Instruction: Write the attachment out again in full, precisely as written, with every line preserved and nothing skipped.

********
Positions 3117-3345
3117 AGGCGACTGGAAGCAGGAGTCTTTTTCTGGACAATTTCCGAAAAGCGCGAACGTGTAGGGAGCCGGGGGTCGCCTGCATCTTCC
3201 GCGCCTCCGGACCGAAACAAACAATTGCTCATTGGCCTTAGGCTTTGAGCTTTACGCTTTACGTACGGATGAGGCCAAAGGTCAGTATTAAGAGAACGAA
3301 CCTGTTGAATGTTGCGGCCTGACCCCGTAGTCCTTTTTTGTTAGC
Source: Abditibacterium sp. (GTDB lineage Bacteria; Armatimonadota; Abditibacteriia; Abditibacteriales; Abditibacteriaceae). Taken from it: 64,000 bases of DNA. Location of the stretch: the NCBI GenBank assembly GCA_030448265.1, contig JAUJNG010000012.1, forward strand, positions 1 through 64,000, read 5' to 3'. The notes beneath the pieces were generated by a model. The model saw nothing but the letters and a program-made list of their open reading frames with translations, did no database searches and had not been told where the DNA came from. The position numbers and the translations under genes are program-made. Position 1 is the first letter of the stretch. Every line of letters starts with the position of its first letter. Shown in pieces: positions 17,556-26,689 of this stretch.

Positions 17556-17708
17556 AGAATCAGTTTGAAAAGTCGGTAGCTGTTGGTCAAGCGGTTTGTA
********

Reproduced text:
Positions 3117-3345
3117 AGGCGACTGGAAGCAGGAGTCTTTTTCTGGACAATTTCCGAAAAGCGCGAACGTGTAGGGAGCCGGGGGTCGCCTGCATCTTCC
3201 GCGCCTCCGGACCGAAACAAACAATTGCTCATTGGCCTTAGGCTTTGAGCTTTACGCTTTACGTACGGATGAGGCCAAAGGTCAGTATTAAGAGAACGAA
3301 CCTGTTGAATGTTGCGGCCTGACCCCGTAGTCCTTTTTTGTTAGC
Source: Abditibacterium sp. (GTDB lineage Bacteria; Armatimonadota; Abditibacteriia; Abditibacteriales; Abditibacteriaceae). Taken from it: 64,000 bases of DNA. Location of the stretch: the NCBI GenBank assembly GCA_030448265.1, contig JAUJNG010000012.1, forward strand, positions 1 through 64,000, read 5' to 3'. The notes beneath the pieces were generated by a model. The model saw nothing but the letters and a program-made list of their open reading frames with translations, did no database searches and had not been told where the DNA came from. The position numbers and the translations under genes are program-made. Position 1 is the first letter of the stretch. Every line of letters starts with the position of its first letter. Shown in pieces: positions 17,556-26,689 of this stretch.

Positions 17556-17708
17556 AGAATCAGTTTGAAAAGTCGGTAGCTGTTGGTCAAGCGGTTTGTA